NB! EU’s development policy in relation to water is more sympathetic to public provision
New research on water companies in EU: remunicipalisation and resistance to austerity imposed privatization
(Brussels, 24 September 2012) A major new research paper on the activities of the water companies in Europe reveals a series of trends:
The ownership of private water companies in Europe in 2010 has become even more concentrated than before. It is now more than ever overwhelmingly dominated by the French multinational Suez Environment (part of GdFSuez) and Veolia.
Both Suez and Veolia, and other smaller companies such as SAUR (French) and FCC (Spanish), are increasingly dependent on state capital for activities in water, both from the government of France and from international development banks, including the EBRD and the IFC
There continues to be a significant trend towards remunicipalisation, with cities such as Berlin and Budapest following the example of Paris.
However, the austerity packages imposed in countries of southern Europe have become a new driver for privatisation
There is continued strong public resistance to water privatisation, notably in Italy, in Portugal against the privatisation of Aguas do Portugal, in Greece, against the proposed privatisation of water in Thessaloniki and Athens, and in Spain, against the proposed privatisation of Canal Isabel II in Madrid.
The EU’s long-awaited policy on water resources will be issued at the end of 2012, and the companies are already lobbying on this.
But the EU’s development policy in relation to water is more sympathetic to public provision, and more critical of the private sector.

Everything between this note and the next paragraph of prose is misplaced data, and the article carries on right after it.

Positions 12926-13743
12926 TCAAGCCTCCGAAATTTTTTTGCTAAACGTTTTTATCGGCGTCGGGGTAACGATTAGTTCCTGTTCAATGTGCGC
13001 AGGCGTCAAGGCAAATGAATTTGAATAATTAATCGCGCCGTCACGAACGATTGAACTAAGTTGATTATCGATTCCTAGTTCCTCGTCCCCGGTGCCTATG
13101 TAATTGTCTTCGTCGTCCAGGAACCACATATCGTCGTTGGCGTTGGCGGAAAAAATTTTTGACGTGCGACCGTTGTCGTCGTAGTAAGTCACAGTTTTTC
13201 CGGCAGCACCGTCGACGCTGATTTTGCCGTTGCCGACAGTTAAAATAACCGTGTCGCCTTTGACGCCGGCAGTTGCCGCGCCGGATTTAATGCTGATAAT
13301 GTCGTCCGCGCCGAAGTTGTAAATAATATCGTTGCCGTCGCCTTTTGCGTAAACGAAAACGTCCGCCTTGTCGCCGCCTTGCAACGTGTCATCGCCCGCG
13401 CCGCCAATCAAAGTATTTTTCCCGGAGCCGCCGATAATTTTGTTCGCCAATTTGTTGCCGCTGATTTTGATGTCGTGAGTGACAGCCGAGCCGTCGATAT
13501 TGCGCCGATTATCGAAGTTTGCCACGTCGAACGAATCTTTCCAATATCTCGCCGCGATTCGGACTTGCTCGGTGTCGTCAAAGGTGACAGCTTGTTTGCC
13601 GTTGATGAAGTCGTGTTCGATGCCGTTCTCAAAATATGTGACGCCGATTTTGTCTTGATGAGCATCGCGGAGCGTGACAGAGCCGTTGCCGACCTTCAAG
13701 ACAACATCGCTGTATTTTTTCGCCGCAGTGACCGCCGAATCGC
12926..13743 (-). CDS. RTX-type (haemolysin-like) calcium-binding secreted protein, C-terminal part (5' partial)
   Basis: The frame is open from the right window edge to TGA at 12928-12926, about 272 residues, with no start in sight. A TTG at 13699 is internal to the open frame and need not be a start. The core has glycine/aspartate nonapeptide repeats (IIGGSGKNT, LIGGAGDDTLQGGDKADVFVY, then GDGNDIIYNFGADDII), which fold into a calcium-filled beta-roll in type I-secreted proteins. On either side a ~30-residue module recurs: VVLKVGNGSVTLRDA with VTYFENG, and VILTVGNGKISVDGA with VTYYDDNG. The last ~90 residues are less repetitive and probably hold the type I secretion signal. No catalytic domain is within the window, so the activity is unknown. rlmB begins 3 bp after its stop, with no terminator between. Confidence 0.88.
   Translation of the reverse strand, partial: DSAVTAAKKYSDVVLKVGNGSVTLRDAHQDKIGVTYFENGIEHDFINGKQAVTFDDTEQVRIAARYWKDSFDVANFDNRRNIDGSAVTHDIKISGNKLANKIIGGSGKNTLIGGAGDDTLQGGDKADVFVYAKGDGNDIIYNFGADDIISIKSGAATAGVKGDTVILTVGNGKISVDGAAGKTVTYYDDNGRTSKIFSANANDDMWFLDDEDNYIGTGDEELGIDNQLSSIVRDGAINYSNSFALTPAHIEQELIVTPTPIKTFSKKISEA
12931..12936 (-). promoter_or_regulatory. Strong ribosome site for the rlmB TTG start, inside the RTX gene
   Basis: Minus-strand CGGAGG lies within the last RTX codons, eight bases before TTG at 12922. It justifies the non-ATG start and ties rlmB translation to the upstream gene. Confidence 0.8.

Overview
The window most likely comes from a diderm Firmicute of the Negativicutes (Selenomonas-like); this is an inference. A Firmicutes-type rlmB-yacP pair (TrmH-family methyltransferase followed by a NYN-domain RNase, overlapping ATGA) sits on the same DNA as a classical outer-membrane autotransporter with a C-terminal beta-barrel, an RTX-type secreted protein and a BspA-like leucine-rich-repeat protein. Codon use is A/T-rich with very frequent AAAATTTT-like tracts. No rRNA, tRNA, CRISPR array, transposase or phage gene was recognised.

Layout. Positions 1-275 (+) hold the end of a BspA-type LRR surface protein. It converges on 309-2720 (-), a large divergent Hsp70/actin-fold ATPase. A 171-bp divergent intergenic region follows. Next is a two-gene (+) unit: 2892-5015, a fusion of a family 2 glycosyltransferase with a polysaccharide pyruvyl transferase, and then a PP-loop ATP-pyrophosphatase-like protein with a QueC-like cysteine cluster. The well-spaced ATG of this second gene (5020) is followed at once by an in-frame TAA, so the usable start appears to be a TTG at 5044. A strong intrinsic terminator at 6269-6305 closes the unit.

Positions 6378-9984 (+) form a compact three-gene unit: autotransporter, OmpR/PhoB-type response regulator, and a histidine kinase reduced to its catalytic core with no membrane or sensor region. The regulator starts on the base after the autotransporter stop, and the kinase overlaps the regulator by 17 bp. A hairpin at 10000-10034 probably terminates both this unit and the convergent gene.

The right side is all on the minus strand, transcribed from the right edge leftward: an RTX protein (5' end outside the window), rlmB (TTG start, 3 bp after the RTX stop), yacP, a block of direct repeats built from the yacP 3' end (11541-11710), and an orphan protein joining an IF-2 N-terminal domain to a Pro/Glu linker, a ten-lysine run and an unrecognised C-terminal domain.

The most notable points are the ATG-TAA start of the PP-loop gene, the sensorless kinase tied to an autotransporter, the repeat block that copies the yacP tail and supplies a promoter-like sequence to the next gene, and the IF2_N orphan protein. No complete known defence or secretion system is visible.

The paper was commissioned by EPSU from the University of Greenwich Public Services International Research Unit, the world’s leading research body on the water industry and activities of private companies which over 20 years of experience exploring this sector. The paper is part of a series in which EPSU explores the activities of the private sector in key public services. A previous paper on the energy sector was released previously (www.epsu.org/a/8940
). The papers give an overview of multinational company developments and assist trade unions in considering which companies qualify for a European Works Council. They also reveal major trends in the sector.
Privatisation of public services remains unpopular with resistance movements in several countries, often supported by EPSU affiliated trade unions. The trends towards remunicipalisation (PLEASE LINK TO THE RECENT REMUNICIPALISATION PAPER) underlines this and also demonstrates that after years of experience municipal councils do no longer see that privatisation or privately operated concessions bring benefits to the public and municipality.
The report can be downloaded at: www.epsu.org/a/8959